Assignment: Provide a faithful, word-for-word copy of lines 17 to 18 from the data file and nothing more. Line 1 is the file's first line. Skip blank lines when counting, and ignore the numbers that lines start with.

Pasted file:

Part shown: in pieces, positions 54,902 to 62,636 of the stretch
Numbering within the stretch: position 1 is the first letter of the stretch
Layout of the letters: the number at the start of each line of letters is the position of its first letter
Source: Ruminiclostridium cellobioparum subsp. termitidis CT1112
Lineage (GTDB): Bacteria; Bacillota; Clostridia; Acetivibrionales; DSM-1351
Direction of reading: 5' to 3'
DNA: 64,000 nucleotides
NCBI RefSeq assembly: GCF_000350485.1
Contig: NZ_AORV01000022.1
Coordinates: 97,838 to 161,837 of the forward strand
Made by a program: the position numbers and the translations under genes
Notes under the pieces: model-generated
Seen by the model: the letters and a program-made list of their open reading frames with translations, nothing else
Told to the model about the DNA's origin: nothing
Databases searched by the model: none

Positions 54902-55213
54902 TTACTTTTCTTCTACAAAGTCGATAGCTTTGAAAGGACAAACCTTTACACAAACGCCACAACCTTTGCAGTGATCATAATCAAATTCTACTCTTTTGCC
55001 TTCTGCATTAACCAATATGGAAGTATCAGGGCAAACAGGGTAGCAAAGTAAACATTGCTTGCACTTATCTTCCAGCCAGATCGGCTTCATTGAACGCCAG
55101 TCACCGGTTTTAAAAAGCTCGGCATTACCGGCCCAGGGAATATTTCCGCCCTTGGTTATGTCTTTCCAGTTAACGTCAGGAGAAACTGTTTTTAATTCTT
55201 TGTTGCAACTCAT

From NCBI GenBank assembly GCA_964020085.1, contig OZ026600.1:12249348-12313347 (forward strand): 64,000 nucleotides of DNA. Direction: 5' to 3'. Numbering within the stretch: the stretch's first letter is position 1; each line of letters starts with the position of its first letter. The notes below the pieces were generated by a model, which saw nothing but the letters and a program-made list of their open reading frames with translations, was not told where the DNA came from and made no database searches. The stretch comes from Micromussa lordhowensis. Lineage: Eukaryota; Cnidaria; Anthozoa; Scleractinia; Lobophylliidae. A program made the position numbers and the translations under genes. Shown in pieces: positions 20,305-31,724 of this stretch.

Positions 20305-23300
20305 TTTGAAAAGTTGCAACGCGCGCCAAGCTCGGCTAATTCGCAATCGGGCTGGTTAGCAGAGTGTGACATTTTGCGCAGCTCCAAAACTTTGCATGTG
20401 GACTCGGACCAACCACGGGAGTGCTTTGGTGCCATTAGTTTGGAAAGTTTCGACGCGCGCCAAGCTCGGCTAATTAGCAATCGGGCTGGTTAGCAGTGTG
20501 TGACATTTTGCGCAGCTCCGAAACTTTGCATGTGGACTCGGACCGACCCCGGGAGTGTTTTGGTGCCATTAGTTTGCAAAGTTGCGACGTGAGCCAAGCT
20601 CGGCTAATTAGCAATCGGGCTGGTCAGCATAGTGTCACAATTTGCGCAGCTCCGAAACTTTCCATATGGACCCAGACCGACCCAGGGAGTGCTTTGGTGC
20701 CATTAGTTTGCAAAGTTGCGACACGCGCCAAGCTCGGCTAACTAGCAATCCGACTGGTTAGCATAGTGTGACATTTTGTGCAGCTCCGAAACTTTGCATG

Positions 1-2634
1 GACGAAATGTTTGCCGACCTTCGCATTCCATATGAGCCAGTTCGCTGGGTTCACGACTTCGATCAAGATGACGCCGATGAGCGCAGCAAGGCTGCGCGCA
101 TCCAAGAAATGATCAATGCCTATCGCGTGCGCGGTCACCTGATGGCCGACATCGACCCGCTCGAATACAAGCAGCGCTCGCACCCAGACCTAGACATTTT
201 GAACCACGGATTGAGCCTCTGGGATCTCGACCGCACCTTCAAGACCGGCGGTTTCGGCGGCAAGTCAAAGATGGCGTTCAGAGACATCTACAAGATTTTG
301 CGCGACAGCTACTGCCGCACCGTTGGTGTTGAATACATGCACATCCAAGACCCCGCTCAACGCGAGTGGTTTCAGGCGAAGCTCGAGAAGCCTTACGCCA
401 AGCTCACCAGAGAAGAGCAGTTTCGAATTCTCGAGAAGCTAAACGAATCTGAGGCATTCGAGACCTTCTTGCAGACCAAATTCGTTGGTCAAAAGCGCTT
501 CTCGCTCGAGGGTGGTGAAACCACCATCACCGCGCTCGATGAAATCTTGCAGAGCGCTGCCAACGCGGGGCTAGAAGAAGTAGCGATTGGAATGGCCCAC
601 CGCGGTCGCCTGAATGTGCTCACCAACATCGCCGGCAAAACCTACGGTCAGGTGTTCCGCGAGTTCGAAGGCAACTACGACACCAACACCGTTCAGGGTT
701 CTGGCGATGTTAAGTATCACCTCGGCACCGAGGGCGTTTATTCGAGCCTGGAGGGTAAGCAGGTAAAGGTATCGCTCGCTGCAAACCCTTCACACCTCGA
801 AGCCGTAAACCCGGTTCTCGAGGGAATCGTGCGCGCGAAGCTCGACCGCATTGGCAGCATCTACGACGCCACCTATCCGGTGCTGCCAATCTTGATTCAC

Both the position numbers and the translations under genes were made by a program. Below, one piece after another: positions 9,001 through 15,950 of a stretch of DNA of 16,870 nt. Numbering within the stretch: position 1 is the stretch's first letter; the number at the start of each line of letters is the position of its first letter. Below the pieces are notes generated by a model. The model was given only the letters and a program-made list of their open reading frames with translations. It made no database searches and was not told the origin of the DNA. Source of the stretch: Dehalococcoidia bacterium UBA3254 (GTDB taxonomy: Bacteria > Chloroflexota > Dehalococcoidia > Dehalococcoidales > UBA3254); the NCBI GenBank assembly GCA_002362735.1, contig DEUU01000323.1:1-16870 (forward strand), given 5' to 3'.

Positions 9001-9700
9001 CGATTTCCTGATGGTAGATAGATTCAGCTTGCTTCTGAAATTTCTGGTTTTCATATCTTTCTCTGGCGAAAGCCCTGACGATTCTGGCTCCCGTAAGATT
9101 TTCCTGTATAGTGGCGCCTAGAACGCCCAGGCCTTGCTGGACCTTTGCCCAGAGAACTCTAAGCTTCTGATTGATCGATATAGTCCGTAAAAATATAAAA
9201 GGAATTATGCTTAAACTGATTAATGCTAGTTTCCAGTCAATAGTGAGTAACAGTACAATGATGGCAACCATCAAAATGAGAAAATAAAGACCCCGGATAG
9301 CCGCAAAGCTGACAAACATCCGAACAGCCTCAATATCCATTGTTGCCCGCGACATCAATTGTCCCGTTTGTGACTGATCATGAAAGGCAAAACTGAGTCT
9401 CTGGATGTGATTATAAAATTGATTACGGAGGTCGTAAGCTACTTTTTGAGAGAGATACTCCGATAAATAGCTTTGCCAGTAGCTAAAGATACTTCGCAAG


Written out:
54902 TTACTTTTCTTCTACAAAGTCGATAGCTTTGAAAGGACAAACCTTTACACAAACGCCACAACCTTTGCAGTGATCATAATCAAATTCTACTCTTTTGCC
55001 TTCTGCATTAACCAATATGGAAGTATCAGGGCAAACAGGGTAGCAAAGTAAACATTGCTTGCACTTATCTTCCAGCCAGATCGGCTTCATTGAACGCCAG